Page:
August 28, 2008 12:01 PM   Subscribe

How do people who communicate in languages without capital letters yell at each other online?

Bold? Italics? What do they do when html is forbidden, then? Or do they not yell at each other online at all?

(This was sparked by my annoyance at a woman at work who insists on expressing urgency BY USING ALL CAPITAL LETTERS ALL THE TIME. My roommate studies Japanese and I asked her how people type-yell in Japanese, and she was stumped, and so was google: Hence, I ask you.)
posted by millipede to Society & Culture (10 answers total) 20 users marked this as a favorite
I suspect punctuation becomes plays a big part, as does word choice.
posted by gwenlister at 12:06 PM on August 28, 2008

Best answer: Japanese people are much too polite to shout.

Seriously, though, there are a couple typographic conventions available to them. One is to type in katakana, which fills roughly the same role that italics fill in English. Another is to l e t t e r s p a c e for emphasis. In reality, I haven't seen much of either, and a quick scan of, where you'd expect to see pretty much every possible abuse of typography, didn't reveal them.

Japanese writers also make heavy use of non-textual symbols like ☺♪✭, sometimes mixed into emoticons. These aren't analogous to shouting, but do convey various emotional overtones.
posted by adamrice at 12:14 PM on August 28, 2008

Japanese has particle words and expressions that can be used to denote a heavy emphasis, analogous to shouting. Sometimes a different script like katakana is used, along with a liberal helping of exclamation points.
posted by splice at 12:21 PM on August 28, 2008

Wikipedia has an article on emphasis in text. I linked to the "alternative methods for emphasis" section, which is relevant and mentions the "Japanese text can be emphasized in a similar way by writing the emphasised text entirely in katakana phonetic characters" thing other people have talked about.
posted by Solon and Thanks at 12:42 PM on August 28, 2008 [1 favorite]

The direct relation to shouting caps would be exclamation points and katakana. (See most Japanese variety shows or manga)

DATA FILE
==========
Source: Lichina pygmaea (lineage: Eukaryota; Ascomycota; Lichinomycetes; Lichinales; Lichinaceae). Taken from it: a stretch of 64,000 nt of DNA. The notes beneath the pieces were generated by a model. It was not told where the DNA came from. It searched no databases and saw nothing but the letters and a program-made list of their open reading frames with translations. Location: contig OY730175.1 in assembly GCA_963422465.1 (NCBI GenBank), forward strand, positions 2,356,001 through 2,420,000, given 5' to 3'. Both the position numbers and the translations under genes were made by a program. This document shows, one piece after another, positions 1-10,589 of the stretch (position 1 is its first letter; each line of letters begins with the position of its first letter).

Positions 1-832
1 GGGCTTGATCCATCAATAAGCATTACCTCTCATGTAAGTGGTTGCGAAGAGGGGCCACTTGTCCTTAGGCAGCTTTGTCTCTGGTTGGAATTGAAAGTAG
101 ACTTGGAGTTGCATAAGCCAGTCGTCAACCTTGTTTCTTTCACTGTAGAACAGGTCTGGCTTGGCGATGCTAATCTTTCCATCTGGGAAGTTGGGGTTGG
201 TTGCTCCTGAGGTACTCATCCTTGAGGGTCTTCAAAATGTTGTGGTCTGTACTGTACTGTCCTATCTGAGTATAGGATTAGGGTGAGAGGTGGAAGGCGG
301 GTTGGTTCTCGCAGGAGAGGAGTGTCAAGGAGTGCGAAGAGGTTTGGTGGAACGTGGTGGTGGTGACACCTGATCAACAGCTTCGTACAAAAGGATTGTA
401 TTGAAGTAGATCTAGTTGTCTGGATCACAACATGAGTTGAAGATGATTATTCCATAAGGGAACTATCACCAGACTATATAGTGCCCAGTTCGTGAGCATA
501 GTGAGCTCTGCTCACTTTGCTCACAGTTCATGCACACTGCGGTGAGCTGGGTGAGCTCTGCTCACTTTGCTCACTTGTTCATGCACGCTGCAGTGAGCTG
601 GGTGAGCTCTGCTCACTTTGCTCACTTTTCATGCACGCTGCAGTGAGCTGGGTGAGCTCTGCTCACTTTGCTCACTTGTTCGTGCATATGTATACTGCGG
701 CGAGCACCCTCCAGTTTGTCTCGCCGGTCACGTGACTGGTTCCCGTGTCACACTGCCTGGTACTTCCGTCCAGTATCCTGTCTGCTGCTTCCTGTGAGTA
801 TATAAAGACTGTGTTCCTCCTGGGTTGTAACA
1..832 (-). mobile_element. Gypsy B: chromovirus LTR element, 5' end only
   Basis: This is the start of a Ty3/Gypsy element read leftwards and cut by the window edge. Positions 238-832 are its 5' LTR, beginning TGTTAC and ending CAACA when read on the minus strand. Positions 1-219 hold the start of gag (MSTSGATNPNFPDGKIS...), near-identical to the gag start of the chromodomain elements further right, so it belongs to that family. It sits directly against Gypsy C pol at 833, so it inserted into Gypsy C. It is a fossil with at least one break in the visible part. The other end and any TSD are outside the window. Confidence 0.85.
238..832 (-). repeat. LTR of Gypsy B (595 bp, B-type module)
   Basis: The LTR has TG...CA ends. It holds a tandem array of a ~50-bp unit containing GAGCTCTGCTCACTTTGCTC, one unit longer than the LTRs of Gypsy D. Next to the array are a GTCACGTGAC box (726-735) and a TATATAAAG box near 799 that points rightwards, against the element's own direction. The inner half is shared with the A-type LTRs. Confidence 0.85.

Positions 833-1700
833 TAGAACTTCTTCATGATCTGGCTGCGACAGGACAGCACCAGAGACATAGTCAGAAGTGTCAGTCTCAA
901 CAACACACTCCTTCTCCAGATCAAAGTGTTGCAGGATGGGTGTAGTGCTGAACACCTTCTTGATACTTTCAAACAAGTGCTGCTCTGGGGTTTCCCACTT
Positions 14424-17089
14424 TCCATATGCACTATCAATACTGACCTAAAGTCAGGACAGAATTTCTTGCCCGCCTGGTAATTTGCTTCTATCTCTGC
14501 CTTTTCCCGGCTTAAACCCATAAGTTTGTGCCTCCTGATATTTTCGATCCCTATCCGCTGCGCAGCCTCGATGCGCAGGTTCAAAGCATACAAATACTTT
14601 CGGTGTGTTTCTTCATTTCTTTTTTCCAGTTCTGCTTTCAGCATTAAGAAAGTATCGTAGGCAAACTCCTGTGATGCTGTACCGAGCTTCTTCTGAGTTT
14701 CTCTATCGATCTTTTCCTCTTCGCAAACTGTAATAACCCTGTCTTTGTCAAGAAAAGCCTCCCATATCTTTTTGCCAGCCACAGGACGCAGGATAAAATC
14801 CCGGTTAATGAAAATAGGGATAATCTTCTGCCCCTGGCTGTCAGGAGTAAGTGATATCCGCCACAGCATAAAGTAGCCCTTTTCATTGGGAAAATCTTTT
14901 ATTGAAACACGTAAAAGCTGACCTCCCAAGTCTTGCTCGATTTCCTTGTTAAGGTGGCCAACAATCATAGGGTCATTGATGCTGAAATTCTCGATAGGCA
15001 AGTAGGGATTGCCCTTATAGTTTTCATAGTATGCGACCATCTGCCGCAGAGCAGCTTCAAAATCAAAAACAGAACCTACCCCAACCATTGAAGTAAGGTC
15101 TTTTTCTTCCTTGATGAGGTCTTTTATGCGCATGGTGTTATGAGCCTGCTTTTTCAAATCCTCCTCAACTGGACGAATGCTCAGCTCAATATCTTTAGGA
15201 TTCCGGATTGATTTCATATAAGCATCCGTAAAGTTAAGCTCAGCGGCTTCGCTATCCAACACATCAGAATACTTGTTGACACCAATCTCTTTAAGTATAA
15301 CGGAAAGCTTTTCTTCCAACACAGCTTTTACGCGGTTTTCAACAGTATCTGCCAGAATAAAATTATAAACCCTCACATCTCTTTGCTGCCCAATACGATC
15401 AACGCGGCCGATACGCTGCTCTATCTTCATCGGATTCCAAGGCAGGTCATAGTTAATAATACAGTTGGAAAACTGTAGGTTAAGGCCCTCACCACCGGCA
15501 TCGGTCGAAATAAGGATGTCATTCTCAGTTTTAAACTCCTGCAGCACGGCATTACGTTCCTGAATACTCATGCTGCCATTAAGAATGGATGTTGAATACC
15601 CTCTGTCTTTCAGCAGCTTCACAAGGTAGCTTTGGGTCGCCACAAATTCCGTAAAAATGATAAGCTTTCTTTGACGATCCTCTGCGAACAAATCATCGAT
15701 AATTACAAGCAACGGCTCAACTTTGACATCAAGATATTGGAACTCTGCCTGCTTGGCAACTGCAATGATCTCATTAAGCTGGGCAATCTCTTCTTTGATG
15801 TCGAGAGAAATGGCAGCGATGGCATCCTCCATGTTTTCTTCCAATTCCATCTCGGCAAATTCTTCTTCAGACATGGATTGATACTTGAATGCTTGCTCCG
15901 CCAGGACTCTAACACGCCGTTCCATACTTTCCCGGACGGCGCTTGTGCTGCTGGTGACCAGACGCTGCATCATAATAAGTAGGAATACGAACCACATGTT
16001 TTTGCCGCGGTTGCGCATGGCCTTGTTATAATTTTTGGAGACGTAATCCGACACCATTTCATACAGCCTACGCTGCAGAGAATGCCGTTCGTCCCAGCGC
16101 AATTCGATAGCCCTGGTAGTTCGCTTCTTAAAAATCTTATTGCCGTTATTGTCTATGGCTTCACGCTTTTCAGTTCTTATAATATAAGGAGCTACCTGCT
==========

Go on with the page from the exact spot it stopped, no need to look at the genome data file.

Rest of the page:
I have no idea how they do it in Chinese though, where they don't have an alternate character set like kana to use.
posted by Ookseer at 12:49 PM on August 28, 2008

I've seen the use of ridiculously big fonts or different font colours to achieve this effect on Chinese forums, but am not enough of a habitué to say that's the only or even most common way of doing it.
posted by Abiezer at 1:01 PM on August 28, 2008

They often use letterspacing in Russian (see Wikipedia article for German examples).
posted by languagehat at 1:42 PM on August 28, 2008

Passive aggressive innuendos, :::coughing::::, /sarcasm, put-downs, displays of prejudice, threats (size doesn't count - the smaller, the creepier actually) and basic mind-fcking are the usual war-like displays and they never have to raise their voices to get their intent across either.
posted by watercarrier at 2:03 PM on August 28, 2008

In Chinese you can also voice exasperation by the ending syllable you use when writing a statement. Things like 囉,喔,嘿 etc. Lots of things with the 口 radical (the box on the left - it denotes a mouth, and can often mean that the syllable has no meaning, as a word, on its own, but still carries a sound with it. This is also used a lot in transliterating, but that's beside the point).

Emoticons are also big for expressing surprise 0_0 happiness ^^ etc... But if you use words like "pay attention!" "this is important!" "I hope your kid is born without an anus!" and exclamation points, you don't really need to use capital letters in English, either.
posted by Herman Hermanson at 2:15 PM on August 28, 2008

Best answer: What comes to mind when I try to think of how Chinese shout online is mainly varying the tone and sentence structure. People can manage to sound very aggressive/angry/rude even without the help of capitals or their equivalent. Excessive punctuation and a much, much wider range of emoticons (especially on bbs's) also help.

For example, ending a rhetorical question with 不, or repetition of certain words (氣氣氣死我啦!=I am SO pissed!), colourful swearing or rougher, disrespectful ways of address (referring to someone as jiahuo 傢伙 'fellow') always signal DANGER THIS PERSON IS GETTING PISSED for me.
posted by monocot at 2:49 PM on August 28, 2008

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